Magnetic toys are attractive to everyone. Parents want them for their kids because they’re science-related, encourage creativity, affordable, and can keep them occupied for hours. Kids want them because they are cool. These addictive toys can be used to construct endless shapes and patterns and even relieve stress. That's why magnets, in sets of 50 to 200, are also sold as desktop toys. Tweens and teens also use magnets to create jewelry, and wear them to mimic tongue, lip, and nose piercings or studs.
Powerful magnets, made of neodymium-iron-boron, which are 10 to 20 times stronger than older magnets, called ferrite, have been increasingly available for purchase in the past few years.
Generally, most swallowed inedible objects or foreign bodies are not dangerous unless they get stuck such as bigger coins in the esophagus – the tube that connects the mouth to the stomach, or have the potential to erode though the walls of the stomach or intestines such as button batteries and sharp objects.
About 80 percent of foreign bodies that reach the stomach get passed uneventfully. About 10 to 20 percent may require direct retrieval by a physician, usually in the operating room. Fewer than 2 percent cause intestinal blockage, or a stomach or intestinal hole formation requiring an emergency procedure.
Swallowed magnets, however, have become a growing threat to children. When two or more magnets are ingested, they can adhere to each other, trapping tissues between them. These tissues – intestines, in particular – can get twisted, pinched, blocked, develop holes, and get infected, which can then lead to an overwhelming infection affecting the entire body. A 20 month old boy died of this complication in 2005.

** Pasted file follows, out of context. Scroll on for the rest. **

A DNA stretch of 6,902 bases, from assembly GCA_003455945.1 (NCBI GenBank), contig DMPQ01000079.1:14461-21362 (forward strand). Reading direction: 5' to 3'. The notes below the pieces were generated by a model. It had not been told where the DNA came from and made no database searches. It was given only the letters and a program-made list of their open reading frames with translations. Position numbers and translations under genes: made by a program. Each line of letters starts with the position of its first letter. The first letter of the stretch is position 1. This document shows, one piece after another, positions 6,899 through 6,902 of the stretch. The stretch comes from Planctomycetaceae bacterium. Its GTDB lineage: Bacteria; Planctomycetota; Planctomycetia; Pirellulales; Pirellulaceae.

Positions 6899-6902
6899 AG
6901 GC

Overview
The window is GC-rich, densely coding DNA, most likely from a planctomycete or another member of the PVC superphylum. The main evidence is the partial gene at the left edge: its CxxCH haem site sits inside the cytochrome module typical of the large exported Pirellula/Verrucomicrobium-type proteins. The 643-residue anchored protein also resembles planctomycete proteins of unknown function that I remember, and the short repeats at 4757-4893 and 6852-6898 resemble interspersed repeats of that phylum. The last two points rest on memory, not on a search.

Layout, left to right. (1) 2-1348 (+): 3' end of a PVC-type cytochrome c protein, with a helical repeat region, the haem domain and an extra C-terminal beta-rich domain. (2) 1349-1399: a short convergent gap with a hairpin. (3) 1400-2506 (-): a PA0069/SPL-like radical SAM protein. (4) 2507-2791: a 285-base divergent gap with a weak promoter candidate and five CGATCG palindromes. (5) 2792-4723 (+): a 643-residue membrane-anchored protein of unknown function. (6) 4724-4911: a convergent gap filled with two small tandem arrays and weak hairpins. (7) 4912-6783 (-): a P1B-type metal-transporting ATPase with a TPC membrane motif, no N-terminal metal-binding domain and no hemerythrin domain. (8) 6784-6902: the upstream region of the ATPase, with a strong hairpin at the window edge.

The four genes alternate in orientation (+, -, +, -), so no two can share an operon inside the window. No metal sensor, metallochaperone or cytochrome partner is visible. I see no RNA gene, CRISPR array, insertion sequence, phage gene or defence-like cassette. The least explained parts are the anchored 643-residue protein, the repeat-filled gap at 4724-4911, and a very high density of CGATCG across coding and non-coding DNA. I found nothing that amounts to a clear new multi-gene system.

The same sequence of events can occur when a magnet and another metal object are swallowed by someone. There is a report of a child who was not known to have swallowed a magnet, underwent an MRI for an unrelated condition, and ended up developing a hole in his intestine.
Recognizing that magnets are injuring children, the Consumer Product Safety Commission (CPSC) issued a warning in 2006 recalling more than 8 million products containing magnets that could come loose or fall out. The following year, a stronger warning to parents was released. Despite these efforts, the problem is only getting worse. At least 480 cases of high- powered magnet ingestions have been reported in the past decade, and 204 (42 percent) of those cases occurred in the past 12 months, according to the North American Society for Pediatric Gastroenterology, Hepatology and Nutrition. A similar trend is being reported in Canada and the United Kingdom. In Australia and New Zealand, high powered magnets are banned from children's toys, construction kits, and jewelry.
Overstock.com and Toys "R" Us are the latest retailers who very recently recalled 539 Buckyballs, which are high-powered magnet sets, sold between 2010 to 2012. Six other retailers also recalled the sets. Buckyballs and Buckycubes were manufactured in China and imported by Maxfield & Oberton LLC, which has refused to participate in the recall.
To help prevent serious magnet injuries:
- Keep magnets and toy sets with magnets that can come loose, away from children, or get rid of them altogether.
- Look out for dislodged magnet pieces and regularly inspect play areas for loose magnets.
- Warn tweens and teens about the dangers of swallowing magnets.
- Look for non-specific symptoms, such as belly pain, nausea, vomiting, and diarrhea.
- Seek prompt medical attention if you suspect your child may have swallowed a magnet.
Here are some of the magnetic toys that have been recalled:
- Magnetix building sets by Mega Brands
- Magnetix building sets by Rose Art Industries, Inc.
- Polly Pocket magnetic play sets by Mattel, Inc.
- Buckyballs and Buckycubes by Maxfield and Oberton, LLC
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